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EPA Releases Cost Findings to Support Appropriate and Necessary Determination for MATS Rule

Posted Tuesday, April 19th, 2016

On April 14, 2016, U.S. Environmental Protection Agency (EPA) released the prepublication version of final, supplemental findings that take cost into account in determining that regulating power plants under the Mercury and Air Toxics Standards (MATS) rule is appropriate and necessary under Clean Air Act (CAA) section 112. The supplemental findings are a response to the U.S. Supreme Court’s ruling in Michigan v. EPA, 135 S. Ct. 2699 (2015), that EPA unreasonably interpreted the CAA when it determined cost was irrelevant to whether the MATS rule was appropriate and necessary. The MATS rule remained in place while on remand to EPA to address the Court’s ruling, which left EPA to decide, within the limits of reasonable interpretation, how to account for cost.

In the final, supplemental findings, EPA pursued two alternative approaches—an analysis of several cost metrics weighed against the advantages of the MATS rule (EPA’s preferred approach) and a formal benefit-cost analysis. In its preferred approach, EPA analyzed MATS rule compliance costs with respect to the range of historic variability in (1) annual revenues, (2) annual capital expenditures and total production expenditures, and (3) retail electricity prices. EPA also determined the power sector can maintain its primary and unique function of generation, transmission, and distribution of reliable electricity at reasonable cost while complying with the MATS rule. EPA then weighed the compliance costs against the risks to public health and the environment, and the volume of emission reductions from the MATS rule. In its alternative benefit-cost analysis, EPA determined that the substantial monetized and non-monetized benefits of the MATS rule far outweigh its costs. According to EPA, both approaches supported regulating power plants through the MATS rule under CAA section 112.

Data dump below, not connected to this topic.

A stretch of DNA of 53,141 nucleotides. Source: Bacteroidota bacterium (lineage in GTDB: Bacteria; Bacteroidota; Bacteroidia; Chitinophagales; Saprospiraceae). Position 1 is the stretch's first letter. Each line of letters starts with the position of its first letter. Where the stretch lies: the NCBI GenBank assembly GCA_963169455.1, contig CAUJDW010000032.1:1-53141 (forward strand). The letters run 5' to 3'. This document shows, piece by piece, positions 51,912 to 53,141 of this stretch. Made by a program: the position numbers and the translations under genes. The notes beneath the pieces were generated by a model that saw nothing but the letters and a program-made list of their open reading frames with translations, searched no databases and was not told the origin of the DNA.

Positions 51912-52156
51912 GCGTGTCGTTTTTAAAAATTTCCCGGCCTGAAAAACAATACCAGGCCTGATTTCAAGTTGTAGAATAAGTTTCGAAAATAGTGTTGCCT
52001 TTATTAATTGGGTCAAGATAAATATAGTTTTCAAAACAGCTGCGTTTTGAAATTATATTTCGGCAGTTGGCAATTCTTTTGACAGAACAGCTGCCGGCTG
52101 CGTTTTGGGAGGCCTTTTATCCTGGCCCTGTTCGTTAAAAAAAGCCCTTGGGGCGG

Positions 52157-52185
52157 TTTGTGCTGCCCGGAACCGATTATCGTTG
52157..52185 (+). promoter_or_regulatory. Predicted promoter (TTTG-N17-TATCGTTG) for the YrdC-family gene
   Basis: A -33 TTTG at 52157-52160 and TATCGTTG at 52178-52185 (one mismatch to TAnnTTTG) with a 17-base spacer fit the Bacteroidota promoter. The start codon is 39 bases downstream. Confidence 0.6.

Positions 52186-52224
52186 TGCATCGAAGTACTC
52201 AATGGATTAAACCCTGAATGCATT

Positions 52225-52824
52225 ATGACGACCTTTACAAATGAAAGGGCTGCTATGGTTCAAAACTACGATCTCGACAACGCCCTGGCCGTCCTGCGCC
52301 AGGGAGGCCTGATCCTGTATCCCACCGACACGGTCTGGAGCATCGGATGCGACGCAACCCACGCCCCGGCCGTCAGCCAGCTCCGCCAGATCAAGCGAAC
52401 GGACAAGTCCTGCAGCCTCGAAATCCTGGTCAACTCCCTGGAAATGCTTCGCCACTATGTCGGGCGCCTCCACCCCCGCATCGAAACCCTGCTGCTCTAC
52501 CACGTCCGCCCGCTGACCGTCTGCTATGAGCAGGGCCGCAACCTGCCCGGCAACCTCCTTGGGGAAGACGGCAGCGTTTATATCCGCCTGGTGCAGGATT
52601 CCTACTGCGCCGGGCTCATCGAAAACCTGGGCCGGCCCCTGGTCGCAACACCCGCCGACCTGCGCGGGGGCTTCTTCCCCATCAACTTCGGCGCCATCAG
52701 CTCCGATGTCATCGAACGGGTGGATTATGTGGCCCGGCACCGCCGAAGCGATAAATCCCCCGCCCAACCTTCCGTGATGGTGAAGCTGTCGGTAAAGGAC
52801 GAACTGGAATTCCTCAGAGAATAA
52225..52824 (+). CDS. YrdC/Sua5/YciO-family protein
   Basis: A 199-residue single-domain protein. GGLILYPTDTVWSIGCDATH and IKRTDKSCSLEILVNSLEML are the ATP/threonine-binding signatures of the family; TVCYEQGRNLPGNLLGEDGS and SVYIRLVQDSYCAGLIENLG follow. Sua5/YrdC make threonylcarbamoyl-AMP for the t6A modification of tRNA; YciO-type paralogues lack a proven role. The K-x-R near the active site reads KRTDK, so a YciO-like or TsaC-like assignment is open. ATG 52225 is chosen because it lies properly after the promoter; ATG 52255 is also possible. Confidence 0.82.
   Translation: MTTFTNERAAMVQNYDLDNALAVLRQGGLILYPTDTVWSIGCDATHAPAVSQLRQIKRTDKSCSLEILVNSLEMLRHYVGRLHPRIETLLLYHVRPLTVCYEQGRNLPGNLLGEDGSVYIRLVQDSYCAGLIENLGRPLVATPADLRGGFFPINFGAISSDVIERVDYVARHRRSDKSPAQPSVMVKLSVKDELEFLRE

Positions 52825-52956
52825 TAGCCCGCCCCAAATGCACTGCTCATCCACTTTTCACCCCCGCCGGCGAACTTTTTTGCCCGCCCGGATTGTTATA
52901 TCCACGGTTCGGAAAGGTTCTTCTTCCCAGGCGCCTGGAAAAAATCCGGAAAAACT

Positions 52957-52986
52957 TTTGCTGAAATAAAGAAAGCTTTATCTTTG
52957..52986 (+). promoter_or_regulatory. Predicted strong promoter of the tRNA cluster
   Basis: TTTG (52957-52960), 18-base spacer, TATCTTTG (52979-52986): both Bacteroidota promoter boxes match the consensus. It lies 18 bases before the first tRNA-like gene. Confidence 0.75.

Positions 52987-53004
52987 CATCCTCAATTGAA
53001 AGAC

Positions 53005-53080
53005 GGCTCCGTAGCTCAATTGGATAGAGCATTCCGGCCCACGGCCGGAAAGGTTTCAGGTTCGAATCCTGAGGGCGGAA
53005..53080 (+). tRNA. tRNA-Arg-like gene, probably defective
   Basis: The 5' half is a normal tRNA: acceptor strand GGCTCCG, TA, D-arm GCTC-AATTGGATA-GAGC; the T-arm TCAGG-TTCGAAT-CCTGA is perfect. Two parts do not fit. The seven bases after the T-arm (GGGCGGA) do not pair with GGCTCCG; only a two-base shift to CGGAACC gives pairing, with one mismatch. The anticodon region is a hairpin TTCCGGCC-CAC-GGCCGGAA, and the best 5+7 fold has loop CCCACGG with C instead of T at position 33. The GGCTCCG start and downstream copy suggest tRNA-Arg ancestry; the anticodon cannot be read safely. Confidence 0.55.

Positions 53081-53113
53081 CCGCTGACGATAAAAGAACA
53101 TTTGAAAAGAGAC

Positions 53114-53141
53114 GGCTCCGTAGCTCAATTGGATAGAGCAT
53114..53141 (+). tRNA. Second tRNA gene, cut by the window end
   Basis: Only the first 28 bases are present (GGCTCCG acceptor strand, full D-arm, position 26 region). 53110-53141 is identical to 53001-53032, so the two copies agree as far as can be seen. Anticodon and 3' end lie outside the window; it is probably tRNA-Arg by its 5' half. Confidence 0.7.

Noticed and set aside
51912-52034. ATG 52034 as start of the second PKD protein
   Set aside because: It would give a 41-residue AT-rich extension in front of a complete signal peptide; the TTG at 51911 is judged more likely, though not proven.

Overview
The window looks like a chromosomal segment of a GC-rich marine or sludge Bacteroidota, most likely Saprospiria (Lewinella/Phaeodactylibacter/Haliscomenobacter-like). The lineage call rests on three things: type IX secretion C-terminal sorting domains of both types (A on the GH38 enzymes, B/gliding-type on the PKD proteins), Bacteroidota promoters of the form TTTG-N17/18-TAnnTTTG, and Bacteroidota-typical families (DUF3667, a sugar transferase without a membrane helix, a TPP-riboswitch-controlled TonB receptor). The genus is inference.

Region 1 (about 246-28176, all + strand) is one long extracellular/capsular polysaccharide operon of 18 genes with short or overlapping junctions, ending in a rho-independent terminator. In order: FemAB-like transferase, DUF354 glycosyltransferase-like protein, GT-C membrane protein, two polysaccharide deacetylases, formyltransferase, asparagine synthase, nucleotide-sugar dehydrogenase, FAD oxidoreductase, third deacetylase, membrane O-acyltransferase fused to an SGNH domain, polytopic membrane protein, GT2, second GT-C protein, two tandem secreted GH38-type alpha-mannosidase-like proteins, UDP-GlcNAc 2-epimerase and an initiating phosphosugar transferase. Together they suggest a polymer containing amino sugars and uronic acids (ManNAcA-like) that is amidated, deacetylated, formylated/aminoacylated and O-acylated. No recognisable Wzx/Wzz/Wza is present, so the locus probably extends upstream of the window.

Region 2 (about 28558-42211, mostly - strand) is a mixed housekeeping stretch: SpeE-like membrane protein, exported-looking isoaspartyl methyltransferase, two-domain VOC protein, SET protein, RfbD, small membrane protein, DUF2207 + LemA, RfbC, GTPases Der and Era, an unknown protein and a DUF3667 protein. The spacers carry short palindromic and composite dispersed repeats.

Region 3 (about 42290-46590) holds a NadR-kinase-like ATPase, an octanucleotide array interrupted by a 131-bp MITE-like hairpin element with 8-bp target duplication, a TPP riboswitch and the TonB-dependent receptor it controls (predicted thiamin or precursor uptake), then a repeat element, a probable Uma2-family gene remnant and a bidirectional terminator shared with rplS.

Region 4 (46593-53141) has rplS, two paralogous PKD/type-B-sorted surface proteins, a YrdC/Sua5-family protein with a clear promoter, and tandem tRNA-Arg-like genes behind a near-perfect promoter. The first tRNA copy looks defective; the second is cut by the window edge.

The final findings will be effective upon publication in the Federal Register, and challenges will be due within 60 days of publication.

For additional information contact Jon Harris Maurer.

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